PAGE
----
|Jun 1, 2014||will be indexed to inflation beginning Oct 1, 2015; increases announced 6 months in advance|
|Mar 31, 2010||Ministry of Labour
|Quebec||$11.25||$9.45||May 1, 2017||scheduled increases 2018 $11.75; 2019 $12.10; 2020 $12.45
tipped increases 2018 $9.70; 2019 $9.85; 2020 $10.00
|9||$10.75||$9.20||May 1, 2016|
|$10.55||$9.05||May 1, 2015|
|$10.35||$8.90||May 1, 2014|
|$10.15||$8.75||May 1, 2013|
|$9.90||$8.55||May 1, 2012|
|$9.65||$8.35||May 1, 2011||Commission des norms
|New Brunswick||7||$11.00||Apr. 1, 2017|
|12||$10.65||Apr. 1, 2016|
|$10.30||Jan. 1, 2015|
|$10.00||Apr 1, 2015|
|$10.00||Apr 1, 2012|
|$9.50||Apr 1, 2011||Post-Secondary
Education, Training and Labour
|Nova Scotia||7||$11.00?||$10.50?||Apr 1, 2017|
|11||$10.70||$10.20||Apr 1, 2016|
|$10.60||$10.10||Apr 1, 2015|
|$10.40||$9.90||Apr 1, 2014|
|$10.30||$9.80||Apr 1, 2013|
|$10.15||$9.65||Apr 1, 2012|
|$10.00||$9.50||Oct 1, 2011||Labour and Advanced Education
|PEI||5||$11.00||Oct 1, 2016|
|$10.75||Jun 1, 2016|
|$10.50||Jul 1, 2015|
|$10.35||Oct 1, 2014|
|$10.20||Jun 1, 2014|
|$10.00||Apr 1, 2012|
|$9.60||Oct 1, 2011||Community Services, Seniors and Labour
|Newfoundland||7||$11.00||Oct 1, 2017||Based on CPI annually and announced Jan 31|
|12||$10.75||Apr 1, 2017|
|13||$10.50||Oct 1, 2015|
|$10.25||Oct 1, 2014||was reviewed every 2 years until 2014, now reviewed every January|
|$10.00||Jul 1, 2010||Labour Relations
|Nunavut||1||$13.00||Apr1, 2016||Department of Justice
Labour Board Standards
|$11.00||Jan 1, 2011||Department of Justice
Labour Board Standards
||Jun 1, 2015|
|$10.00 (see section 5 of regs)||Apr 1, 2011||Education, Culture and Employment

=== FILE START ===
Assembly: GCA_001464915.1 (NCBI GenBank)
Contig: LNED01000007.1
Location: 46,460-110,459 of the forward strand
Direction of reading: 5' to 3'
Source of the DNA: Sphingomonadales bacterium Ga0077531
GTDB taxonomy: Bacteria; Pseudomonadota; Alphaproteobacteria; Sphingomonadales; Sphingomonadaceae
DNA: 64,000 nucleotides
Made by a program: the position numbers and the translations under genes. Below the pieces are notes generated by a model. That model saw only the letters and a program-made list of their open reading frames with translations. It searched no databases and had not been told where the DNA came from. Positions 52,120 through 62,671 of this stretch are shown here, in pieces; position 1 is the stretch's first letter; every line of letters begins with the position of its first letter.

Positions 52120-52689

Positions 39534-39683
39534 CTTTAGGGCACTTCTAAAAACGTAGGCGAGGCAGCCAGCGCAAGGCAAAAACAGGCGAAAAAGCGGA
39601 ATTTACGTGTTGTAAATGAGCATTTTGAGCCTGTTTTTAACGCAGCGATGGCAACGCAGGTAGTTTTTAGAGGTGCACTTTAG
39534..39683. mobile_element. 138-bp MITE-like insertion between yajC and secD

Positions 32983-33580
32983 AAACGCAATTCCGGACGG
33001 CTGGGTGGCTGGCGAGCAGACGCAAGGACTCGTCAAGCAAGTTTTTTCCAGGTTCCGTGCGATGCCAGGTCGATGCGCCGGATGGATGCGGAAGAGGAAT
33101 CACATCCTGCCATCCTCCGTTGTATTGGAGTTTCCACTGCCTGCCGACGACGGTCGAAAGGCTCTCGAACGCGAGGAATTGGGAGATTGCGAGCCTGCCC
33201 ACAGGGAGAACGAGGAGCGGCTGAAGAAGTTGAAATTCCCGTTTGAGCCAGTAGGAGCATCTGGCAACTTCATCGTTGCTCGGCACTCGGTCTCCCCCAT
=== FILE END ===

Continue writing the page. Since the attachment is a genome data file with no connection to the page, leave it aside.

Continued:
Employment Standards Act & Regulations
|Yukon||7||$11.07||Apr 1, 2016|
|$10.86||Apr 1, 2015|
|$10.72||Apr 1, 2014|
|$10.54||Apr 1, 2013|
|$10.30||May 1, 2012||Now based on CPI|
|$9.27||Apr 1, 2012||Department of
*Special wages refers to liquor servers and/or inexperienced workers. I have not identified any special rates with regards nannies.
**Minimum call-out pay is 3 times the minimum wage
Hours of work compliance affects your payroll tax rates. I found two articles that I think may be of interest to my readers. Both are from the website HRinfodesk - Canadian Payroll and Employment Law at work.
The first article is titled Regarding hours of work compliance, what is the most confusing issue? By Christina Catenacci LL.B., Editor, hrinfodesk.com---Canadian Payroll and Employment Law News, June 2011.
They polled their readers and this article summarizes the results. The article discusses the three most confusing issues - salaried versus hourly work, whether workers are exempt, and attendance and absenteeism.
In the article there was a link to a second article titled Are Managers/Supervisors entitled to overtime pay? By Yosie Saint-Cyr, LL.B., Managing Editor at hrinfodesk.com---Canadian Payroll and Employment Law News, July 2007
It was interesting to note that "in all Canadian jurisdictions, determining who is a Manager/Supervisor is not based on:
How to deal with unclaimed or uncashed pay cheques is covered under the Employment Standards Act in each province.
Each province's Act can be found in or around the links provided in the Minimum Wage Rate table above. For example, in B.C. you would look under Section 3 -19 where the Unclaimed Property Act is discussed. There are instructions on what to do if you can't locate the employee.
However, in the Simply Accounting community forum, it stated that in a 2007 discussion with Employment Standards in BC, the employer fulfilled their responsibility when they issued the pay cheque. It is the employee's responsibility to cash the cheque and/or provide the employer with a change of address. Therefore, the employer does not need to remit the amount to the director if the employee actually received the cheque and chose not to cash it.